Santa Barbara County Superior Court Judge Jean Dandona denied Plains All American Pipeline’s request to move its criminal case to Kern County.
Plains was indicted on 46 felony counts for the May 2015 oil spill that soiled the Gaviota Coast. Plains did not prepare nor maintain its pipelines properly and did not notify the proper authorities quickly enough following the spill, the indictment along with multiple reports from the federal Pipeline and Hazardous Materials Safety Administration claim.
Plains argues that there has been “highly prejudicial” news coverage that decreased the likelihood of a fair trial. Yet, the widespread coverage throughout the state and even beyond has been mostly factual, Dandona said, and continues to diminish with time.
Plains has not convinced “the court that there is any reasonable likelihood that the defendants cannot receive a fair trial in this county,” Dandona wrote in her Jan. 23 ruling.
The felony charges include discharging oil into state and federal waters in violation of the Clean Water Act, knowingly causing a hazardous substance to spill on any road, street, highway or railroad, and knowingly making false or misleading reports following the spill.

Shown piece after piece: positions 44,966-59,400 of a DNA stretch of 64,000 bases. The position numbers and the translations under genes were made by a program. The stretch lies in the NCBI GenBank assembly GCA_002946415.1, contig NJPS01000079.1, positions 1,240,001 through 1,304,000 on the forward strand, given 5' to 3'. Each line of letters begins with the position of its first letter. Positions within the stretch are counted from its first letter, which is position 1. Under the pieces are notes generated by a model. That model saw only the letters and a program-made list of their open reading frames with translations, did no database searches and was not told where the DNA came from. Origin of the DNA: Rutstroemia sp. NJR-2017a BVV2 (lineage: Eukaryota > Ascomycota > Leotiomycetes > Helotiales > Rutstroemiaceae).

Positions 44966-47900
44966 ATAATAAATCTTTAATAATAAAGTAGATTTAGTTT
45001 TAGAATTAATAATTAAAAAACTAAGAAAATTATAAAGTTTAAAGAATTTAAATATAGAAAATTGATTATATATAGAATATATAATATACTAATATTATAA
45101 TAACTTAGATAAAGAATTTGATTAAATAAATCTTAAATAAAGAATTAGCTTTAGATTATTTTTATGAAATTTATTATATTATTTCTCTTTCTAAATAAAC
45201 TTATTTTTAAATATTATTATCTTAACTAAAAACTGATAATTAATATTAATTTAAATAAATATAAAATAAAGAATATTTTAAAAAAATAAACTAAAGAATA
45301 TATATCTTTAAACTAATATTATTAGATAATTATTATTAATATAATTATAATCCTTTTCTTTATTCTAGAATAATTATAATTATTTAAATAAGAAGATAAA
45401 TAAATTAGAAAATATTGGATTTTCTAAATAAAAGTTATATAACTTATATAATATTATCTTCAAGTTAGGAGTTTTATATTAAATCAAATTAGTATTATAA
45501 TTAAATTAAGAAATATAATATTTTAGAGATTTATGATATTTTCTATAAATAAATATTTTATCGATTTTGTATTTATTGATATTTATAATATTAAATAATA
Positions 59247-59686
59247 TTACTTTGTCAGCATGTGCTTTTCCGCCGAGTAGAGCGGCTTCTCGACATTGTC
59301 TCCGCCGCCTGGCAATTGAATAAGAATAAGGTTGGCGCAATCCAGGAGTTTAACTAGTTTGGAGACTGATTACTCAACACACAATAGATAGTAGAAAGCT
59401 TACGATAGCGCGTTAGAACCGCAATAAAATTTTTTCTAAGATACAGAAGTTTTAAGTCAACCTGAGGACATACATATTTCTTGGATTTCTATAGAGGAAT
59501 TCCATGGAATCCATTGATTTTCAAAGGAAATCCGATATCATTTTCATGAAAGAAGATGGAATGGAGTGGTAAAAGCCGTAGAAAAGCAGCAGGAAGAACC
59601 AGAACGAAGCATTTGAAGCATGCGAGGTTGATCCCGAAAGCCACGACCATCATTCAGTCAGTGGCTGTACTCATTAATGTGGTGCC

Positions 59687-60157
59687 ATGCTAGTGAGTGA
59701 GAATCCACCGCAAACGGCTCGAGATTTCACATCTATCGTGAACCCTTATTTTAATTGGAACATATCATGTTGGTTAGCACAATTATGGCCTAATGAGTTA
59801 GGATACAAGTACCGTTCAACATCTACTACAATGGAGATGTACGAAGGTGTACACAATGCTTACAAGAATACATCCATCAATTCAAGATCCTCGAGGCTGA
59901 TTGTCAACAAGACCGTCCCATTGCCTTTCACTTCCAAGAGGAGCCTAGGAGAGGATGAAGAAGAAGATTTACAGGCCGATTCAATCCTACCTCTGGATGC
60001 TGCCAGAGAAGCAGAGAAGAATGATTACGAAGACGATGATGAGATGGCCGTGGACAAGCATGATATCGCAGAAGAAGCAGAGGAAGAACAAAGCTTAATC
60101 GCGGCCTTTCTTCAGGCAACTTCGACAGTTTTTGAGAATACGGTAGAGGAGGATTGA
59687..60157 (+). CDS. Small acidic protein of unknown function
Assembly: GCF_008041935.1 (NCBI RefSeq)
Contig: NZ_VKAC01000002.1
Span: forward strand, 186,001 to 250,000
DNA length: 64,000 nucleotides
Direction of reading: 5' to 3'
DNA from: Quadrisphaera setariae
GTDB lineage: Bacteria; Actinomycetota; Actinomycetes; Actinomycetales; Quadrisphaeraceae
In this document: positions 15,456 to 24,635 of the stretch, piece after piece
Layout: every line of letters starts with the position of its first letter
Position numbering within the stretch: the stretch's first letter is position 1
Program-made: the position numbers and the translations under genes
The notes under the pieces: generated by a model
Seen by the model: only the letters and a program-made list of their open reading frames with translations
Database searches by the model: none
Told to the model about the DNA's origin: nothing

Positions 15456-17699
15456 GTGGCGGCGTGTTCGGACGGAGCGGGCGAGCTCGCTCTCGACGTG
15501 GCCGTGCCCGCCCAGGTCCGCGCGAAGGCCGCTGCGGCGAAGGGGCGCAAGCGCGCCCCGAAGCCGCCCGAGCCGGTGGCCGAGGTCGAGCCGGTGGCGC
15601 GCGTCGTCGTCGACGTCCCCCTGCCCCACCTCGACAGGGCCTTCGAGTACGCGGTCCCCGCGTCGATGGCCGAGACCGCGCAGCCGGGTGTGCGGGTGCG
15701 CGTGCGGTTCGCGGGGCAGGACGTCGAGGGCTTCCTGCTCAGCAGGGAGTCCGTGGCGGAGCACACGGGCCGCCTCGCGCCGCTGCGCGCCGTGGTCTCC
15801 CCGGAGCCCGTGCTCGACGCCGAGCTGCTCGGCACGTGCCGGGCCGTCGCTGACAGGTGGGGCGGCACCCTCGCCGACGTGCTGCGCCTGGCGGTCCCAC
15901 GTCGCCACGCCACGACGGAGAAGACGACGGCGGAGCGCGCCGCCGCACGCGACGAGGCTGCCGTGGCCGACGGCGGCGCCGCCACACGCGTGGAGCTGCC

Plains and its environmental and regulatory compliance specialist James Buchanan knowingly failed to immediately notify the California Office of Emergency Services and failed to call the National Response Center within an hour after the spill, according to the indictment. Buchanan was not charged with any felonies and faces a maximum jail sentence of three years.
Prosecutors estimated that Plains would pay between $1 million and $2.8 million in fines plus additional penalties and costs. Cleanup costs have totaled $150 million thus far, said Plains, estimating that the environmental disaster would cost about $269 million in its annual report. The company expects insurance to cover $186 million of those costs.
A federal investigation is still ongoing as well as multiple civil proceedings.
• Contact Alex Kacik at [email protected]